2. You have provided the hard copies of almost all of the sides. It will
be helpful to recapitutude the themes and to supply to the persons
who are interested.
3. Some of you resource persons like Prof. P. Das, Dr. G.C. Nanda,
and Prof. S. Singh have an excellent capacity of communication and
mastery on the subject matter as well. They have enriched us to a
4. You are busy much punctual.
SCHOOL AND CLASSROOM ENVIRONMENT
• PHYSICAL ENVIRONMENT
• NCRT RING AN EMBANCING ENVIRONMENT
• PARTICIPATION OF ALL CHILDRENS
• CHILDRENS RIGHT
• POLICY OF INCLUSION
• DISCIPLINE AND PARTICIPATORY MANAGEMENT
• SPACE FOR PATTERNS AND COMMUNITY
• CURRCULUM SITES AND LEARNING RESOURCES
• TESTS AND BOOKS
• EDUCATIONAL TECHNOLOGIES
• OTHER SITES AND SPACES
• NEED FOR PLURALITYAND ALTERNATIVE MATERIALS
• ORGANISING AND POOLING RESOURCES
• TEACHERS AT TO ANY AND PROFESSIONAL INDISPLINE
• TIME FOR REELECTION AND PLANNING
The physical and psychological dimensions of environment are important
and are interrelated.
Through this presentation we will examine these environments to
understand how they significantly influence children’s learning.
Nurturing an enabling environment
Where children feel secure, where there is absence of fear and which is
governed by relationships of equality and equity.
Classroom spaces, where children can ask questions freely, engaging in a
dialogue with teachers as well as with the peers.
To generate environment which will facilitate the self-confidence and self-
esteem of learners of all ages.
School must be conscious of the importance of creating equitable
classroom environment in which students are not subjected it to unfair
treatment and denied opportunities on the basis of their sex or
membership of caste, tribe or minority group.
Present situation of classrooms in our country.
What kind of physical environment learners need?
Participation of all children
India has signed the convention on the Rights of the child (CRC). The
three most important principles of this convention are :
(a) The right to participation.
(b) The right to association or the right to organization.
(c) The right to information.
Policy of inclusiveness.
When boys and girls come from different socio-economic and cultural
background and different levels of ability study together, the classroom
ethos is enriched and becomes more inspiring.
Discipline and Participatory Management
Rules regarding maintaining silence in classrooms, answering one at a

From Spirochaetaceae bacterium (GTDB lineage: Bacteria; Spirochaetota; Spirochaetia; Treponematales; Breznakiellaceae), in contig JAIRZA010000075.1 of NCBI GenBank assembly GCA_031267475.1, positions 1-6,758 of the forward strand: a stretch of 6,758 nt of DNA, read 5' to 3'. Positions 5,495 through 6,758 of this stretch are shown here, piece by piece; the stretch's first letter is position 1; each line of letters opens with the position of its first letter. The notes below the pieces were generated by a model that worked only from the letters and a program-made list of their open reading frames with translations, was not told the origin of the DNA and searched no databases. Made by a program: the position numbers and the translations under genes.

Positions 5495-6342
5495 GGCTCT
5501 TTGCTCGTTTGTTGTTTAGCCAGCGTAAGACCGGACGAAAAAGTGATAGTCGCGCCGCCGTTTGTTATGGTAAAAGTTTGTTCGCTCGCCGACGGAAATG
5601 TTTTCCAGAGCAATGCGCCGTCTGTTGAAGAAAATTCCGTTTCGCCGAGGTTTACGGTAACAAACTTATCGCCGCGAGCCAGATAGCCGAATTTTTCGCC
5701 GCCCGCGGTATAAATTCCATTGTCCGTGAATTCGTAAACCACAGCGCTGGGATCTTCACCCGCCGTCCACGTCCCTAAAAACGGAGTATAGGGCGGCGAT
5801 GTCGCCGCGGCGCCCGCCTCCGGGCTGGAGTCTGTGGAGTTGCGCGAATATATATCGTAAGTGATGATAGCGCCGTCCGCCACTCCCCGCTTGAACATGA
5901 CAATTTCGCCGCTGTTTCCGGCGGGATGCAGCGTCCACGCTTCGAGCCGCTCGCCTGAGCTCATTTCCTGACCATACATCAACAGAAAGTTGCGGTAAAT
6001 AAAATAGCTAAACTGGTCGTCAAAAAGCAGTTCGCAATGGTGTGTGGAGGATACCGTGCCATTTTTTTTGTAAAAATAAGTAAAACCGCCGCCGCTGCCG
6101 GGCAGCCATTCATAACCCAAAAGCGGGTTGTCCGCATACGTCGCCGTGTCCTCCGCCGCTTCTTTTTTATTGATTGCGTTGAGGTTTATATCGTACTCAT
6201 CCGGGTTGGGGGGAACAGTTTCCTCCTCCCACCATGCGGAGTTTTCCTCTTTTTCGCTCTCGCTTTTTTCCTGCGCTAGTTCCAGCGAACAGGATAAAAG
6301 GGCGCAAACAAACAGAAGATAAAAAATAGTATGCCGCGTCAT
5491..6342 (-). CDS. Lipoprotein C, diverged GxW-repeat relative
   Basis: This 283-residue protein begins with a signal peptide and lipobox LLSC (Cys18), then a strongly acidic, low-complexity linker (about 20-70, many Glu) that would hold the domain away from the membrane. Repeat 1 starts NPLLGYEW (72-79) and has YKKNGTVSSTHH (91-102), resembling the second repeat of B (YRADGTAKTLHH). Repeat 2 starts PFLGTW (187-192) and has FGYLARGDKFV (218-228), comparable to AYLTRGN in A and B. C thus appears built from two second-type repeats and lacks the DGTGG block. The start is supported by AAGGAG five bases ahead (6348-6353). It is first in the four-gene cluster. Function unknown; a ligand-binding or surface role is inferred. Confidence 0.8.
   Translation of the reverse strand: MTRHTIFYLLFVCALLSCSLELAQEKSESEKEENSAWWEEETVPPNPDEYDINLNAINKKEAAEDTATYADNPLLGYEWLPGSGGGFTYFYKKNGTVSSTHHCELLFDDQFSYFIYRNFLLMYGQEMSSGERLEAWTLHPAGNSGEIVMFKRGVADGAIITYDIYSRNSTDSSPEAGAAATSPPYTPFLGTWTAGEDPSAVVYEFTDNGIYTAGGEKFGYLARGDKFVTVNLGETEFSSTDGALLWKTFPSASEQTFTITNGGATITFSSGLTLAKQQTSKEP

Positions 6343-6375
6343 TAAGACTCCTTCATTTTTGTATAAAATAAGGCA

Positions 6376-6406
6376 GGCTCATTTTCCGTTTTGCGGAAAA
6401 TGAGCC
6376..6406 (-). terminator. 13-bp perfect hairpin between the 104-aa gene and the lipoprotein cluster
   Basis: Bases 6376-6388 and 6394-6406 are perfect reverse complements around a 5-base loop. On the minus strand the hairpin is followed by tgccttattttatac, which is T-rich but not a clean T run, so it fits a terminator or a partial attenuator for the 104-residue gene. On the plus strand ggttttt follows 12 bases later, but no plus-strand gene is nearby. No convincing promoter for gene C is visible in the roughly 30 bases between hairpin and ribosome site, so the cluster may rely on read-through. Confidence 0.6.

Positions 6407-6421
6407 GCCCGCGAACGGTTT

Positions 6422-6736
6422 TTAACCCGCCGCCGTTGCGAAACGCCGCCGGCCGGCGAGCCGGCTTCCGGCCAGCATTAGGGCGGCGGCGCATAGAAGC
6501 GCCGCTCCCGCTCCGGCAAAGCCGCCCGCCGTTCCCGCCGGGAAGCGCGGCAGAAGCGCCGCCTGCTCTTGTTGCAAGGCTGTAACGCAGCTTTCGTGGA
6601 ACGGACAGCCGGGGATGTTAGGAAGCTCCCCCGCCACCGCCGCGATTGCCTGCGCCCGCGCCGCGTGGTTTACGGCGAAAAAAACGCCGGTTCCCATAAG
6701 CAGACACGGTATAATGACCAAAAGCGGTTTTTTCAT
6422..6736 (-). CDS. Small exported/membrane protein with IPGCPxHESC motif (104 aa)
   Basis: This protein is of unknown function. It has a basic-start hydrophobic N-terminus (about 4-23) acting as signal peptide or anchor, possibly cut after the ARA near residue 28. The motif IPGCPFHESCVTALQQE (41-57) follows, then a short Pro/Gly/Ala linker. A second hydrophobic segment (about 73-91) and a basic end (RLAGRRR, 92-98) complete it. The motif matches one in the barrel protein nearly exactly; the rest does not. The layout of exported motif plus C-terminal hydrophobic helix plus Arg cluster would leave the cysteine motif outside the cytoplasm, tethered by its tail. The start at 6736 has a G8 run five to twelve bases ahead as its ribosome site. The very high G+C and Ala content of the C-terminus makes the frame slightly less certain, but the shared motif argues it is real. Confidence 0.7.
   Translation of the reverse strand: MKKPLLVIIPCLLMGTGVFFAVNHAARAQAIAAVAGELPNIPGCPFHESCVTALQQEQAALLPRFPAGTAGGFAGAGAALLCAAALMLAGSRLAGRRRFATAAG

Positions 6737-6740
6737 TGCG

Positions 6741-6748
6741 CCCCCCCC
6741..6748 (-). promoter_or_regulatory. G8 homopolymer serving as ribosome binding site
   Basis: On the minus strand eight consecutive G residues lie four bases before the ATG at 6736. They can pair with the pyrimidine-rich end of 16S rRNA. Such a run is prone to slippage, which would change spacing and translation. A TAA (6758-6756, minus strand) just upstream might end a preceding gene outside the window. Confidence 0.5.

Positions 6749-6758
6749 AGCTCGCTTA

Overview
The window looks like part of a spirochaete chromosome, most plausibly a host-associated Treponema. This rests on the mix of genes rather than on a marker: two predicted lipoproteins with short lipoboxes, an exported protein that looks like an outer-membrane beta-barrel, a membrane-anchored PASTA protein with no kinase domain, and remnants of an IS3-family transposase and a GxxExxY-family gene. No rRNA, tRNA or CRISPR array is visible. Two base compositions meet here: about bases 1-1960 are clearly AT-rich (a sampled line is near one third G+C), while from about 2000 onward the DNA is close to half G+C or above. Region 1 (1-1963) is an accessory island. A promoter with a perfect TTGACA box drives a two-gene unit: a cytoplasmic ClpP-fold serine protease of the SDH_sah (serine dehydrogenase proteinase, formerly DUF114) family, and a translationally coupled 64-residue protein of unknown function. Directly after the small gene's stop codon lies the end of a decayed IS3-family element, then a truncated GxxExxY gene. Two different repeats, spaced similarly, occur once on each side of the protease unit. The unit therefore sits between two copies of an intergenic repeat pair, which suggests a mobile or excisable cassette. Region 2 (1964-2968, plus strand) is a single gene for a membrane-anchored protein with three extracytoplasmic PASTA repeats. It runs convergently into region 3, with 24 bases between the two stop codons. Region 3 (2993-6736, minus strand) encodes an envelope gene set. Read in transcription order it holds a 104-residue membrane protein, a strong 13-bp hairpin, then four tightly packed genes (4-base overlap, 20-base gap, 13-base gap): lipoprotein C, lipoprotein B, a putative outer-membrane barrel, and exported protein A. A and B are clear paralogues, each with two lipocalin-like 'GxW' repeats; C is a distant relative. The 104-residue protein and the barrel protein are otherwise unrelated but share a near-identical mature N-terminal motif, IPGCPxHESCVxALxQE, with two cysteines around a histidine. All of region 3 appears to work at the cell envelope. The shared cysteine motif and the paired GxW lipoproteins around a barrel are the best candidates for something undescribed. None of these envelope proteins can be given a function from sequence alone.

time, and answering only if u know the right answer, can undermine the
values of equality and equal opportunity. Such rules may also discourage
processes that are integral to children’s learning.
For instance noisy classrooms are frowned upon by teachers as well as
headmasters, but it is possible that rather than the noise being evidence
of the teacher not being in control it may be evidence of a living and
Systems for the participatory management of the school by the children
and administrators need to be evolved. Children should be encouraged to
elect their own representatives to children.
Curriculum sites and learning resources
• Texts and books
• Supplementary books, work books and extra reading
• Manuals-Teachers work books
Space for parents and community
• In order to make the school environment supportive of children and to
strengthen the relationship of the school with parents and the local
community there are institutionalized structures such as,
• Parent teacher association
• Local levels committees
• Alumni associations
• Community involvement helps in many ways.
One period a week to be devoted to library reading, during this time,
children sit and read silently in the library. They return the books borrowed
the previous week and borrow new ones.
If there is nolibrary roomb, the teacher can bring outbooks
appropriate to the age group and allow children to choose rather than
having the teacher distribute the books.
Library books can be brought in to the language class. For class
projects, children can be ask to look up a reference in the library.
Children can be asked to write about the books they have read that
week during the language class. Children can be asked to shrare story
they have read with the other children in class.
The school library should be kept open during vacations.
• Focus is on use of ET facilities need to be used at all levels of school,
cluster and block resource centers, district, state, and national level
• Need to develop encyclopedias and documentaries for children.
• Integrations of knowledge and experience with ET, so that would take
away the sense of burden and boredom that our present day education
(1) Child studying about village life should have easy access to Satyaijit
Ray’s classic, Pather Panchali, either as a CD to be borrowed from the
CRC or to be viewed on a national managed website.
(2) A middle school text book that discusses the history of Rajasthan and
mentions Meera should be able to offer the test of a Bhajan composed